hide Matching Documents

The documents where this entity occurs most often are shown below. Click on a document to open it.

Document Max. Freq Min. Freq
George Ticknor, Life, letters and journals of George Ticknor (ed. George Hillard) 46 0 Browse Search
Cambridge History of American Literature: volume 3 (ed. Trent, William Peterfield, 1862-1939., Erskine, John, 1879-1951., Sherman, Stuart Pratt, 1881-1926., Van Doren, Carl, 1885-1950.) 46 0 Browse Search
Margaret Fuller, Memoirs of Margaret Fuller Ossoli (ed. W. H. Channing) 36 0 Browse Search
Edward L. Pierce, Memoir and letters of Charles Sumner: volume 2 36 0 Browse Search
Thomas Wentworth Higginson, Henry Wadsworth Longfellow 26 0 Browse Search
Frank Preston Stearns, Cambridge Sketches 24 0 Browse Search
Cambridge History of American Literature: volume 2 (ed. Trent, William Peterfield, 1862-1939., Erskine, John, 1879-1951., Sherman, Stuart Pratt, 1881-1926., Van Doren, Carl, 1885-1950.) 16 0 Browse Search
The Daily Dispatch: March 12, 1861., [Electronic resource] 12 0 Browse Search
Jula Ward Howe, Reminiscences: 1819-1899 10 0 Browse Search
Elias Nason, The Life and Times of Charles Sumner: His Boyhood, Education and Public Career. 10 0 Browse Search
View all matching documents...

Browsing named entities in Edward L. Pierce, Memoir and letters of Charles Sumner: volume 3. You can also browse the collection for Dante or search for Dante in all documents.

Your search returned 3 results in 3 document sections:

Edward L. Pierce, Memoir and letters of Charles Sumner: volume 3, Chapter 30: addresses before colleges and lyceums.—active interest in reforms.—friendships.—personal life.—1845-1850. (search)
n wittily said, have nothing in common but the initial letter; Atlantic Monthly (Nov. 1887), vol IX. p. 718. and a German thinker has written that no one can be blind to his own merit any more than to his height. Schopenhauer. A reviewer of Macaulay, Quarterly Review, July and Oct. 1876, p. 6. who was also accused of an inordinate estimate of himself, has tersely said of vanity that it is a defect rather than a vice; never admitted into the septenary catalogue of the mortal sins of Dante and the Church; often lodged by the side of high and strict virtue, often allied with an amiable and playful innocence,—a token of imperfection, a deduction from greatness, and no more. This quality or habit of Sumner, whatever he had of it, was harmless. It led him to no distorted view of men and things, to no underestimate of other mien's powers, to no disparagement of their work, and no disregard of their opinions and counsels. Jealousy and envy were no part of his nature. He praise
Edward L. Pierce, Memoir and letters of Charles Sumner: volume 3, chapter 14 (search)
mber 10: In my rapid rambles I have enjoyed much of nature and art. Switzerland every moment, in every mountain, hill, lake, river, valley, and field, filled me with delight. The North of Italy left a painful impression, for everywhere were white-coated Austrians. Germany more than satisfied me by its prevailing intelligence and civilization. I have made many little pilgrimages,—to Brescia, because there was the original of Thorwaldsen's Day and night to Verona, because it sheltered Dante in his exile; to Vicenza, because it was the home of the architect Palladio; and to Worms, because of Luther. These days have been sweet and happy. Everywhere I have taken to the pictures, and also to the engravings. The gallery at Dresden is most charming. No building or institution has impressed me so much as the emperor's stalls at Vienna, with seven hundred horses stalled in a palace. I left with admiration of the palatial structure, vast in extent, and of the horses, which were mos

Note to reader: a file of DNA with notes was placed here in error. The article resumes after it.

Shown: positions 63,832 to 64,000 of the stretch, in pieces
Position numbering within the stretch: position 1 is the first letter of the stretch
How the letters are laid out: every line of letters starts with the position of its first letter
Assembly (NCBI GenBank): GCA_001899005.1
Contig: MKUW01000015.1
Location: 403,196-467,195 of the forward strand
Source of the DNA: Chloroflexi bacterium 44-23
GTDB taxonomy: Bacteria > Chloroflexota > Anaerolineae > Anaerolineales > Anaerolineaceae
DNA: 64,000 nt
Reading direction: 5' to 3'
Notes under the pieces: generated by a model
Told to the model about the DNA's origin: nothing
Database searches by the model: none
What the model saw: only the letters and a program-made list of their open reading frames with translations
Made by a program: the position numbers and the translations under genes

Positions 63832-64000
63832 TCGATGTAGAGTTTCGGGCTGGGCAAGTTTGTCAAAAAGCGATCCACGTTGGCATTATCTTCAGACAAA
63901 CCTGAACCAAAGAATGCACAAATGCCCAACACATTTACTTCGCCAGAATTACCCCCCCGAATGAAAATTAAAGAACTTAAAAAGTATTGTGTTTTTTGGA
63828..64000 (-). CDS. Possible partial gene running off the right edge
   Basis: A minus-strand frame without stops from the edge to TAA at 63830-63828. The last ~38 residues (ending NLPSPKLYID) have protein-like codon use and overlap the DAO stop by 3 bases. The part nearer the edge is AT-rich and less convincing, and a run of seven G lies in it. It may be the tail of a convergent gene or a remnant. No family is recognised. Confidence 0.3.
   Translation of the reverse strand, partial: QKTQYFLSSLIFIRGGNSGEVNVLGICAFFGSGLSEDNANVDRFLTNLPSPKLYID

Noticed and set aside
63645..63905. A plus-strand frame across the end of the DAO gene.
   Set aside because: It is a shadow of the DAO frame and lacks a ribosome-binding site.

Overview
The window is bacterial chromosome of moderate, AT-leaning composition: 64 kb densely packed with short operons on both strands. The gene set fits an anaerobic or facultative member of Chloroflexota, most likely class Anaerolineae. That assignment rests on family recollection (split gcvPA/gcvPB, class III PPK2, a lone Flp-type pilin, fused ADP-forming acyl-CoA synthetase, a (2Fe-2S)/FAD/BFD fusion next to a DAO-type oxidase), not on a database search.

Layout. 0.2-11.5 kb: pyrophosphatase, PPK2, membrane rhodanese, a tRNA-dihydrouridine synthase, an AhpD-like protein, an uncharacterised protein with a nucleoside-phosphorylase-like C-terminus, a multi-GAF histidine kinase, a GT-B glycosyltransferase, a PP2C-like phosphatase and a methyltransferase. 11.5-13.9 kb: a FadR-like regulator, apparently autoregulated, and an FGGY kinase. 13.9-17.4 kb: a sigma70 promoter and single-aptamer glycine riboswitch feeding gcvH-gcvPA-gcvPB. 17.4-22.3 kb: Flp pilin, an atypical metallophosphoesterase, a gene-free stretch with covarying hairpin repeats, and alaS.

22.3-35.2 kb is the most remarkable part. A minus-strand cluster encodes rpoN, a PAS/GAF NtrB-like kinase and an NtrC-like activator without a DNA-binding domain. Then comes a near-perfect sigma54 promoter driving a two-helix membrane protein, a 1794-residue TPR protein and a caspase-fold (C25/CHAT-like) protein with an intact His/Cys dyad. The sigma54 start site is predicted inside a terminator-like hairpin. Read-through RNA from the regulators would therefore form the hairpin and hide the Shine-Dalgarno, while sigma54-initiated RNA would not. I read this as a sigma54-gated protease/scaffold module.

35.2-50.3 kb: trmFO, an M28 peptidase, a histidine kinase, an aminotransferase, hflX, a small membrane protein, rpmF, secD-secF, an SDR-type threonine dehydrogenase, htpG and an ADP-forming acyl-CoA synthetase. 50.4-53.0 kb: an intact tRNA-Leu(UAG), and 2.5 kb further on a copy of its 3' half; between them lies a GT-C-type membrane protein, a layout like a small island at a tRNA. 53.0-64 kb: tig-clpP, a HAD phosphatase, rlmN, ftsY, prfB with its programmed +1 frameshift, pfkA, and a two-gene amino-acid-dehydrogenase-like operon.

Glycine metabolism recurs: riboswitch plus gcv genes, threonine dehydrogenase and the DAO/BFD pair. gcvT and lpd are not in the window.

Edward L. Pierce, Memoir and letters of Charles Sumner: volume 3, Chapter 43: return to the Senate.—the barbarism of slavery.—Popular welcomes.—Lincoln's election.—1859-1860. (search)
ed a note, recalling how heartily he grasped Sumner's hand at their last meeting at Argyll Lodge. Motley wrote Sumner, Jan. 2, 1860: Do you remember the breakfast at Holly Lodge? This was the last time we had any of us the pleasure of meeting Macaulay, I believe. I am sure it was the last time that I saw him, and I am not likely to forget it very soon. Do you remember how gay and amusing he was after breakfast, in his library,—repeating ballads from Mother Goose, and quoting stanzas from Dante's Inferno in the same breath, and fighting Monckton Milnes about German poetry? Well, in that very room, and in the very arm-chair in which he then sat, he breathed his last, on Wednesday evening last, 28 December. For once Sumner came home for the Christmas and New Year holidays. While at home he was presented by James Freeman Clarke, George W. Bond. and others with an interesting souvenir,—a dessert service of knives and forks once belonging to Lajos Batthyanyi, the Hungarian patr